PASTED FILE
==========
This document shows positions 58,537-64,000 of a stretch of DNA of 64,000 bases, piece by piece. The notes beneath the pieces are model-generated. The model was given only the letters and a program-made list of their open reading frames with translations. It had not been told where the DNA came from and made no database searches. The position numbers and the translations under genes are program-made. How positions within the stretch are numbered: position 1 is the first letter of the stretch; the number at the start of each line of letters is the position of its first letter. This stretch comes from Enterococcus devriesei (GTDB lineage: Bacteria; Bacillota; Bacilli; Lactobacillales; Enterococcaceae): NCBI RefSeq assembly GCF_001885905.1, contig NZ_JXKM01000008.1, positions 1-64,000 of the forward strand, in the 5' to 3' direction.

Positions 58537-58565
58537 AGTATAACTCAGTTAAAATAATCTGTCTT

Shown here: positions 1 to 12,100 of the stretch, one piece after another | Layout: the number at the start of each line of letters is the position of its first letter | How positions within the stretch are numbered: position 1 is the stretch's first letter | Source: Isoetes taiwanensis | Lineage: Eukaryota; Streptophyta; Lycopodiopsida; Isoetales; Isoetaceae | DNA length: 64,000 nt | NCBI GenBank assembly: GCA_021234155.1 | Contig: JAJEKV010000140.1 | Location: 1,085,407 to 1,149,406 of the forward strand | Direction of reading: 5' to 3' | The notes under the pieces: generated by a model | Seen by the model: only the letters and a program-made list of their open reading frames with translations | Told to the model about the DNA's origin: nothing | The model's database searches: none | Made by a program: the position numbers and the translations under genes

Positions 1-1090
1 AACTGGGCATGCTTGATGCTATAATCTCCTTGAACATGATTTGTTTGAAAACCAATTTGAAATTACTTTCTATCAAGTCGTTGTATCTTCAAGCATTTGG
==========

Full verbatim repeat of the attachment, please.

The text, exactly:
This document shows positions 58,537-64,000 of a stretch of DNA of 64,000 bases, piece by piece. The notes beneath the pieces are model-generated. The model was given only the letters and a program-made list of their open reading frames with translations. It had not been told where the DNA came from and made no database searches. The position numbers and the translations under genes are program-made. How positions within the stretch are numbered: position 1 is the first letter of the stretch; the number at the start of each line of letters is the position of its first letter. This stretch comes from Enterococcus devriesei (GTDB lineage: Bacteria; Bacillota; Bacilli; Lactobacillales; Enterococcaceae): NCBI RefSeq assembly GCF_001885905.1, contig NZ_JXKM01000008.1, positions 1-64,000 of the forward strand, in the 5' to 3' direction.

Positions 58537-58565
58537 AGTATAACTCAGTTAAAATAATCTGTCTT

Shown here: positions 1 to 12,100 of the stretch, one piece after another | Layout: the number at the start of each line of letters is the position of its first letter | How positions within the stretch are numbered: position 1 is the stretch's first letter | Source: Isoetes taiwanensis | Lineage: Eukaryota; Streptophyta; Lycopodiopsida; Isoetales; Isoetaceae | DNA length: 64,000 nt | NCBI GenBank assembly: GCA_021234155.1 | Contig: JAJEKV010000140.1 | Location: 1,085,407 to 1,149,406 of the forward strand | Direction of reading: 5' to 3' | The notes under the pieces: generated by a model | Seen by the model: only the letters and a program-made list of their open reading frames with translations | Told to the model about the DNA's origin: nothing | The model's database searches: none | Made by a program: the position numbers and the translations under genes

Positions 1-1090
1 AACTGGGCATGCTTGATGCTATAATCTCCTTGAACATGATTTGTTTGAAAACCAATTTGAAATTACTTTCTATCAAGTCGTTGTATCTTCAAGCATTTGG